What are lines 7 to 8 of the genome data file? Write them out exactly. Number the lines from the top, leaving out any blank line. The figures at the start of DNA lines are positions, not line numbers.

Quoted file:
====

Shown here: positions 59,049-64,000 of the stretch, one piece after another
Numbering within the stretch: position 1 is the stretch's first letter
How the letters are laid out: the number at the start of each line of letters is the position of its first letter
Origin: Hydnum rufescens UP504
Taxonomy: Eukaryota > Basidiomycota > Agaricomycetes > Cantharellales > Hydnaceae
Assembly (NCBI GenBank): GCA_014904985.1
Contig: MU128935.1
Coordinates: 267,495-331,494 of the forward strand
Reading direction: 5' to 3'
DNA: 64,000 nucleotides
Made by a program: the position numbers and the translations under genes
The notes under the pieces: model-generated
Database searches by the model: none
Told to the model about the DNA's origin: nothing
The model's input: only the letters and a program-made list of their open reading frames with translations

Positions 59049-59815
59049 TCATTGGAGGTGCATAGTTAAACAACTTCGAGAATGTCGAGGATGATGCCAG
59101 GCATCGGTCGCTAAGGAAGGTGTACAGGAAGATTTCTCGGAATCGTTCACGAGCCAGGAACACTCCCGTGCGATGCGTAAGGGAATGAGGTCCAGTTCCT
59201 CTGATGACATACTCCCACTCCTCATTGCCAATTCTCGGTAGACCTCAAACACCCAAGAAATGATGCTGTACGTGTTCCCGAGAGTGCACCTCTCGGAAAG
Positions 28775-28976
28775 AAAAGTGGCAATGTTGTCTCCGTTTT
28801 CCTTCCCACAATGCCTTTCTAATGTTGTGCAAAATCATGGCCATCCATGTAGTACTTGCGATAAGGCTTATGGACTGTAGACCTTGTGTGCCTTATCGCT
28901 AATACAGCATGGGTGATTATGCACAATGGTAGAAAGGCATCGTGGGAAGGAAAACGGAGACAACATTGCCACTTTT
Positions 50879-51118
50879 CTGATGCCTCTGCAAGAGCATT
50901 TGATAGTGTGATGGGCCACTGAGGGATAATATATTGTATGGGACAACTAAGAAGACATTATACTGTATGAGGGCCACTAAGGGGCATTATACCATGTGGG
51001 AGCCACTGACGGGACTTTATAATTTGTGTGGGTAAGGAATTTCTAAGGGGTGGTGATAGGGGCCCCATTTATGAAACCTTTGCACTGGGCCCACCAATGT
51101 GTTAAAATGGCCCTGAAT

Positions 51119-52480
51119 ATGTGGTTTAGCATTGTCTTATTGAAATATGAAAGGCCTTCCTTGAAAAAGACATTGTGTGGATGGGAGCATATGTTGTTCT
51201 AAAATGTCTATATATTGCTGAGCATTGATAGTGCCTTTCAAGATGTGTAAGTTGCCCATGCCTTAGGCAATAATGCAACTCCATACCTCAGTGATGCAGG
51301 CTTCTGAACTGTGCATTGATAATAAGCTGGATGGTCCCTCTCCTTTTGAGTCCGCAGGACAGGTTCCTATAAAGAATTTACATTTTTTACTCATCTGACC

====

Contig: MU128935.1
Coordinates: 267,495-331,494 of the forward strand